If you’re curious, here’s a picture of the bark of a persimmon tree. You can probably see why I was able to recognize it.

Photo credit: https://commons.wikimedia.org/wiki/File:Common_Persimmon_Bark.jpg

14 thoughts on “Knock, Knock: It’s a Persimmon

  1. Your writing made me think.There is so much in nature that I love, and it so calming and reviving in its effect… and speaks to me of the greatness of God through His creation. But there is so much I could not name if I were asked, so many interesting things still to learn. I had what I consider a good education, but environmental education was not a big part of it. I think that’s largely true for most students, still.

    Maybe you can add writing nonfiction for students to your writing. I have recently seen a workshop being offered on just that topic… it comes up in your writing already… maybe you have a picture book or chapter book waiting to emerge…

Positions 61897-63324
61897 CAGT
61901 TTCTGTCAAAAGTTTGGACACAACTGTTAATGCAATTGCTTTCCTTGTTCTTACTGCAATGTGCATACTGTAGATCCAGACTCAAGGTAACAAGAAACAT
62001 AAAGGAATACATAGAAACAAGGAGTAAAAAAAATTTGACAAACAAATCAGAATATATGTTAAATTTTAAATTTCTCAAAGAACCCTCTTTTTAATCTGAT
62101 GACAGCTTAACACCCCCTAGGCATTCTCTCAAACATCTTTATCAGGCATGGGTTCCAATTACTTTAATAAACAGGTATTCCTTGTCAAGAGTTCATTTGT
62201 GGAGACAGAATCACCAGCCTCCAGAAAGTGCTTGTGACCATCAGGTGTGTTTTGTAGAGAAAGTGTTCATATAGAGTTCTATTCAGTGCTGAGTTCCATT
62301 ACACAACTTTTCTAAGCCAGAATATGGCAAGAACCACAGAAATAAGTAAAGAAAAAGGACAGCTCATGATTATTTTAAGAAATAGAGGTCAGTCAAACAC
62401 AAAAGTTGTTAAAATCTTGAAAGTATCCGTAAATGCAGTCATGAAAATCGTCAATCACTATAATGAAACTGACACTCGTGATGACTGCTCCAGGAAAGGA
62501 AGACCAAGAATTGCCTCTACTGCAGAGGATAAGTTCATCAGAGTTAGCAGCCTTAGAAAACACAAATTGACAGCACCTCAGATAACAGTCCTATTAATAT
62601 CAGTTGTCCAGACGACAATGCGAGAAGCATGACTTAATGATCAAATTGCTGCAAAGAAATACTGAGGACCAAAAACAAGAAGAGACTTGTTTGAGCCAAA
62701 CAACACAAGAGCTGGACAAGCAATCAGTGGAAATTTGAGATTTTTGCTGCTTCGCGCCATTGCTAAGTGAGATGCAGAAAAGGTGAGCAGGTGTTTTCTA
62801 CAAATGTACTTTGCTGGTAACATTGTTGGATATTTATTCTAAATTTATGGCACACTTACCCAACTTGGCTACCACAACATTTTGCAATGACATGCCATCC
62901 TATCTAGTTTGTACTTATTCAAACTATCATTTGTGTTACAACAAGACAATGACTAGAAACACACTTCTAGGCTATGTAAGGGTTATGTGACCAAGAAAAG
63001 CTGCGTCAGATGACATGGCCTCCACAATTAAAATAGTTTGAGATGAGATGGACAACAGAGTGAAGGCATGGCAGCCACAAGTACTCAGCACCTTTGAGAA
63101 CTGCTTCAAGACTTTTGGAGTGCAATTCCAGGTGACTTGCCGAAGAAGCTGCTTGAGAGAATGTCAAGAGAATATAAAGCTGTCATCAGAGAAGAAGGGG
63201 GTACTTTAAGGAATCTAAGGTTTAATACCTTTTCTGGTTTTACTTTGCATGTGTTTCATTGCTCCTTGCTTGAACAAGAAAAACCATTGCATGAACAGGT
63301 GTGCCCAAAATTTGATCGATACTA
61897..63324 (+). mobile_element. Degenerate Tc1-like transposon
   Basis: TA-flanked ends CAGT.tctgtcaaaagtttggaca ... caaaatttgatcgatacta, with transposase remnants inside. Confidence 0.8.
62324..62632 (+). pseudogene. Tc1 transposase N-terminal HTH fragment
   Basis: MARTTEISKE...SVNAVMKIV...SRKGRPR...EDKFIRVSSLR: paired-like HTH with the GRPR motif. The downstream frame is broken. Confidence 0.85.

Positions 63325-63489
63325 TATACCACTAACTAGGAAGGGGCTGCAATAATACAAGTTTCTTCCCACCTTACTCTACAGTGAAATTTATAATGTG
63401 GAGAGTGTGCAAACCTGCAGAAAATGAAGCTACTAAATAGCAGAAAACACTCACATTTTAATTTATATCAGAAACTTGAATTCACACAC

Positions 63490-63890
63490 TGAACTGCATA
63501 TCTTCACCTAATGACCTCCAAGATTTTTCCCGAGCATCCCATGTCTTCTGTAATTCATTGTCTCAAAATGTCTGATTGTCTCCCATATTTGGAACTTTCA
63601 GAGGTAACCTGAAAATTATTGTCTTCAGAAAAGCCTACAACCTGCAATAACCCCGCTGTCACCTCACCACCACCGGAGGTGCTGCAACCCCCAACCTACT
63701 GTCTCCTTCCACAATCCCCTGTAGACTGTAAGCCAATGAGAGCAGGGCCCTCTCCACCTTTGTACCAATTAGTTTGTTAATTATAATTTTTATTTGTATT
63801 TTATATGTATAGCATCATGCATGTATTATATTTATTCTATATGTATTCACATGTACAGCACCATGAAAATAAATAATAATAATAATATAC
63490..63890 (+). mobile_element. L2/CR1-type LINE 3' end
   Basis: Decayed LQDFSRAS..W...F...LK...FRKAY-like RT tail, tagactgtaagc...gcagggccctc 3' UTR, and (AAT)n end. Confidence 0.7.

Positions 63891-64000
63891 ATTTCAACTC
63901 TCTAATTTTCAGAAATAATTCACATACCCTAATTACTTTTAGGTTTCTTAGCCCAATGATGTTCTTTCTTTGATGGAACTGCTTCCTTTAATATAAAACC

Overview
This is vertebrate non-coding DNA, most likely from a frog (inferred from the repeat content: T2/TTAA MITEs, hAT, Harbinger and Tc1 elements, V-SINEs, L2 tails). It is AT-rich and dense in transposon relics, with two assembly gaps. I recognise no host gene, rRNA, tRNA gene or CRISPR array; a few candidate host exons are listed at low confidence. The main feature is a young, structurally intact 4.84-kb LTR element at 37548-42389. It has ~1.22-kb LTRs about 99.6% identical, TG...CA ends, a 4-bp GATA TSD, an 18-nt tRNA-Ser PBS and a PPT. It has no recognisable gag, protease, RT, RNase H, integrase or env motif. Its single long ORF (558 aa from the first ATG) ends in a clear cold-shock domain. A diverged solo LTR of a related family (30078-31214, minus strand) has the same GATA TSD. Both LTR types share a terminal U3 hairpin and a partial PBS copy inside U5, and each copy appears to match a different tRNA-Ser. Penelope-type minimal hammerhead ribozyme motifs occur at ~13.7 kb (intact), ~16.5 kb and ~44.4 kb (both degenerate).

Liked by 1 person

    1. Thank you for your comments, Diane. I love being out there, enjoying His creation. I love sharing it with kids just as much. I’ll have to check out that workshop–thank you for telling me about it!

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  2. I was so afraid you were building to tasting a persimmon before the frost … that is a a story my dad told me; apparently his mouth turned inside out (and nearly did again on the retelling!). But of course in February that would not be the case …what a fun and enchanting, if raucous, memory! I could hear the woodpecker at my grandfather’s pecan tree as I read … I think it was a red-bellied.